Cruising Atlantic Canada

Forested headlands awash in explosions of autumn colors, fog-shrouded inlets and vast tidal flats: Canada’s Maritimes are nothing if not scenic. But this collection of Atlantic provinces (New Brunswick, Nova Scotia and Prince Edward Island) also offers tidy, walkable cities rich in history and a culture that mixes rural and seafaring traditions from Great Britain and Ireland, not to mention great opportunities for day hikes and sea kayaking. An ideal way to see the scenery is by boat.

Cruises along Canada’s eastern shore started for leaf-peepers. Because of the Gulf Stream, the season in many parts extends weeks beyond New England’s display. Since many ports of call are relatively close together, you typically arrive in the early morning and get a generous 8 or 9 hours on shore. Some cruises add bonuses, like a visit to far-flung Newfoundland and a stop in romantic Quebec City. Here’s what to see, do, try and eat at each of the major ports on a fall cruise to the Maritimes.

NEW BRUNSWICK
One of the first Maritime stops for many cruises is Saint John, New Brunswick, Canada’s first incorporated city. Set on the Bay of Fundy and settled by French-speaking Acadians fleeing British attacks, it’s in Canada’s only constitutionally bilingual province, with French and English intertwined like nowhere else. You can take in the Uptown area’s splendid Victorian architecture on foot (the Market Square information center has walking-tour maps) or onboard one of the horse-drawn trolleys lined up near the terminal.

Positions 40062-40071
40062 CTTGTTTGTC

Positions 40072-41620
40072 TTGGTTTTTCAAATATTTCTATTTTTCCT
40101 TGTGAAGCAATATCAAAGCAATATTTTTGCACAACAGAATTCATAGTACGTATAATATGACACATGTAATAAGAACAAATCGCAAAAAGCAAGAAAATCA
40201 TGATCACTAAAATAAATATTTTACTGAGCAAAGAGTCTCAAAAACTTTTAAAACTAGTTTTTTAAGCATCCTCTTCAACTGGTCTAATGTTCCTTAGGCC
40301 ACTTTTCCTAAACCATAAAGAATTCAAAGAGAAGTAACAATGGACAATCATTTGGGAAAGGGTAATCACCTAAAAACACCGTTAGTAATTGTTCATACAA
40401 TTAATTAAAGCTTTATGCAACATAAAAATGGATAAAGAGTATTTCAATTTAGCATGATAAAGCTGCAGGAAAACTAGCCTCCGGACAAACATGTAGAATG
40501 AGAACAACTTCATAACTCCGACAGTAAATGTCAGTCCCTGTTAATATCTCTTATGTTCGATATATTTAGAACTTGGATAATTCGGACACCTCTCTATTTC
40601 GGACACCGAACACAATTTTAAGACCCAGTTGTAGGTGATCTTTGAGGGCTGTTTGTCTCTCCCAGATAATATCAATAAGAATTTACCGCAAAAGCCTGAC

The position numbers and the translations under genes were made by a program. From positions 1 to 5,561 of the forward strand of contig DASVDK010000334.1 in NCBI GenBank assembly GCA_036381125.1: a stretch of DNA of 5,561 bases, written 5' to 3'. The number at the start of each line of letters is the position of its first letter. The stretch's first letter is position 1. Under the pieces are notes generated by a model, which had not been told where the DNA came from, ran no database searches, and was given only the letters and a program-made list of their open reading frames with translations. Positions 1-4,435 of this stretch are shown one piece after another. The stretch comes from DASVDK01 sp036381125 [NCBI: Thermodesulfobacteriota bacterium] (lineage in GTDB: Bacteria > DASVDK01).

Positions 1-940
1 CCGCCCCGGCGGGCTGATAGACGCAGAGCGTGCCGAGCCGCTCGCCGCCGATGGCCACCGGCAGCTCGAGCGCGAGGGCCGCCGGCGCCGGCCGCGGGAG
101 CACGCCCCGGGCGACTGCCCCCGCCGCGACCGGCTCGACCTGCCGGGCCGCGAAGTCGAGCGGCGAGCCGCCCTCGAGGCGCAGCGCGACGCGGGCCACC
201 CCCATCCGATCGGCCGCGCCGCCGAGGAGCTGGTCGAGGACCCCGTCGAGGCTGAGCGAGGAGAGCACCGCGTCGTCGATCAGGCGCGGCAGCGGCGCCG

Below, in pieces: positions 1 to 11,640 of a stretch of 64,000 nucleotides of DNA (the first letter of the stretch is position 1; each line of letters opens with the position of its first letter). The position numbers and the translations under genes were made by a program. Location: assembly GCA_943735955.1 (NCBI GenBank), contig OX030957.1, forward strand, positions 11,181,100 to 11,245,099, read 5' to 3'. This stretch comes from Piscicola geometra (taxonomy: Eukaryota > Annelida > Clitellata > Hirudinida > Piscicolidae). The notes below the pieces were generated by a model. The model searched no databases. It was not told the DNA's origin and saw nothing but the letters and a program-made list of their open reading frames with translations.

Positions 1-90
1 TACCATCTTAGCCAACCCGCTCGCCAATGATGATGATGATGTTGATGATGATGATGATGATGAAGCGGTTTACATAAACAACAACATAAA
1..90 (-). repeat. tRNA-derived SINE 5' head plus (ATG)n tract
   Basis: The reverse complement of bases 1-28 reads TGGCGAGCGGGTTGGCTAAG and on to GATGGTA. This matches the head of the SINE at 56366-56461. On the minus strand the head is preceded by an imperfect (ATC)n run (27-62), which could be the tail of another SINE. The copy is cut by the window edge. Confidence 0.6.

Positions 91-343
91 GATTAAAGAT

The most dramatic sight is the Bay of Fundy itself, where the world’s highest tides surge upwards of 55 feet twice daily. Cruise ships offer whale-watching excursions, usually from nearby St. Andrews, allowing passengers to witness the dramatic tides and catch a glimpse of the humpbacks, minkes and finbacks that thrive in these waters.

HALL OF GREAT WHALES: The New Brunswick Museum has a Hall of Great Whales, with skeletons and life-sized models of the leviathans, as well as examples of the shipbuilding industry that helped establish Saint John’s prosperity. Market Square; 1.506.643.2300; nbm-mnb.ca

NOTE: Information may have changed since publication. Please confirm key details before planning your trip.

You might also like:

Cruising the Continent

New kid-friendly itineraries make it even easier for families ....Read More

Asia the Easy Way

Ever since Marco Polo hit the caravan road and headed east, travelers have dreamed ....Read More

Alaska by Sea

The Inside Passage has almost as many sailings as it does fjords ....Read More